And then there are the math geniuses who, as anyone can’t help noticing, are disproportionately Asian. Citing the work of an educational researcher at the University of Pennsylvania, Gladwell attributes this phenomenon not to some innate mathematical ability that Asians possess but to the fact that children in Asian countries are willing to work longer and harder than their Western counterparts. That willingness, Gladwell continues, is due to a cultural legacy of hard work that stems from the cultivation of rice. Turning to a historian who studies ancient Chinese peasant proverbs, Gladwell marvels at what Chinese rice farmers used to tell one another: “No one who can rise before dawn 360 days a year fails to make his family rich.” Contrast that legacy with the one derived from Western agriculture—which holds that some fields be left fallow rather than be cultivated 360 days a year and which, by extension, led to the creation of an education system that allowed students to be left fallow for periods, like summer vacation. For American students from wealthy homes, summer vacation isn’t a problem; but, citing the research of a Johns Hopkins sociologist, Gladwell shows that it’s a profound handicap for students from poor homes, who actually outlearn their rich counterparts during the school year but then fall behind them when school lets out. “For its poorest students, America doesn’t have a school problem,” Gladwell concludes. “It has a summer-vacation problem.” So how to close the gap between rich and poor students? Get rid of summer vacation in inner-city schools.
Outliers is filled with those sorts of diagnoses and prescriptions. It’s a book that celebrates the great man, then, as politely as possible, cuts him down to size. “I’m one of those people who started watching golf, even though I’ve never picked up a golf ball in my life, when Tiger Woods started winning, because he’s just so extraordinarily compelling,” Gladwell says. “There is something inherently interesting about exploring a topic through the lens of these people, these outlier types, who are off the charts. The book’s saying, ‘Great people aren’t so great. Their own greatness is not the salient fact about them. It’s the kind of fortunate mix of opportunities they’ve been given.’ So I feel like, yeah, we know that, but we don’t act on it, so that’s why I think it’s worth repeating, because it’s one of those little truths that kind of dribbles away when it comes time for action.”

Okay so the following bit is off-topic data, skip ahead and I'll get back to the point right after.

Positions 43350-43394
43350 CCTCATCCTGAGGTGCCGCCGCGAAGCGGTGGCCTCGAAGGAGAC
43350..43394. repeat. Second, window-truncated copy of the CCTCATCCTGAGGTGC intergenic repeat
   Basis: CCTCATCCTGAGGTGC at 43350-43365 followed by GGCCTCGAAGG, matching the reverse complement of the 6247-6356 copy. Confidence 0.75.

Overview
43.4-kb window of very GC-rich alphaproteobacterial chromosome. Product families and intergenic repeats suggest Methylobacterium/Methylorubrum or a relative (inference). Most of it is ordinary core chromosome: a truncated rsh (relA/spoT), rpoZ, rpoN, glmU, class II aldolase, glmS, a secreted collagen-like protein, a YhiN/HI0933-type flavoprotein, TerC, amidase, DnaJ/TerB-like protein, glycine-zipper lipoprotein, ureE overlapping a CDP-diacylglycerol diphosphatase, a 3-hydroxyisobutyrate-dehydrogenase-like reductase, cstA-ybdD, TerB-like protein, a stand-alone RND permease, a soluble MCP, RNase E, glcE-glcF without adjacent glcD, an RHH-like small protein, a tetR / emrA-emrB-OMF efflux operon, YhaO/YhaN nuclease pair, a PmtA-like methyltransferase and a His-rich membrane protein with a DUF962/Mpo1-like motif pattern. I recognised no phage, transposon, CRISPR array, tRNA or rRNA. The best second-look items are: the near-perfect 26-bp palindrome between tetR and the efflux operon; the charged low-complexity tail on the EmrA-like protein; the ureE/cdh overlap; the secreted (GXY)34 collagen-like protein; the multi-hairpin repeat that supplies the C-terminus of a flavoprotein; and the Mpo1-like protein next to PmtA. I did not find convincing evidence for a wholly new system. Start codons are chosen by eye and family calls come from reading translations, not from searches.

As for determining that action, Outliers moves away from the animating spirit of Gladwell’s previous books that led the New York Times to call him the “Dale Carnegie … of the iPod generation.” Gone, for the most part, are the cutesy buzzwords—there’s no place for “mavens” and “connectors” and “salesmen” in Gladwell’s story of success, and no amount of “thin-slicing” will help someone overcome relative-age disadvantage. “This is very specifically not a self-help book,” Gladwell says. “It’s a book that’s very much about collective and social organized change. I am explicitly turning my back on, I think, these kind of empty models that say, you know, you can be whatever you want to be. Well, actually, you can’t be whatever you want to be. The world decides what you can and can’t be. And the appropriate place to provide opportunities is at the world level, not the individual level.” With his last book, Gladwell sought to eliminate the focus group; with this one, he wants to eradicate poverty.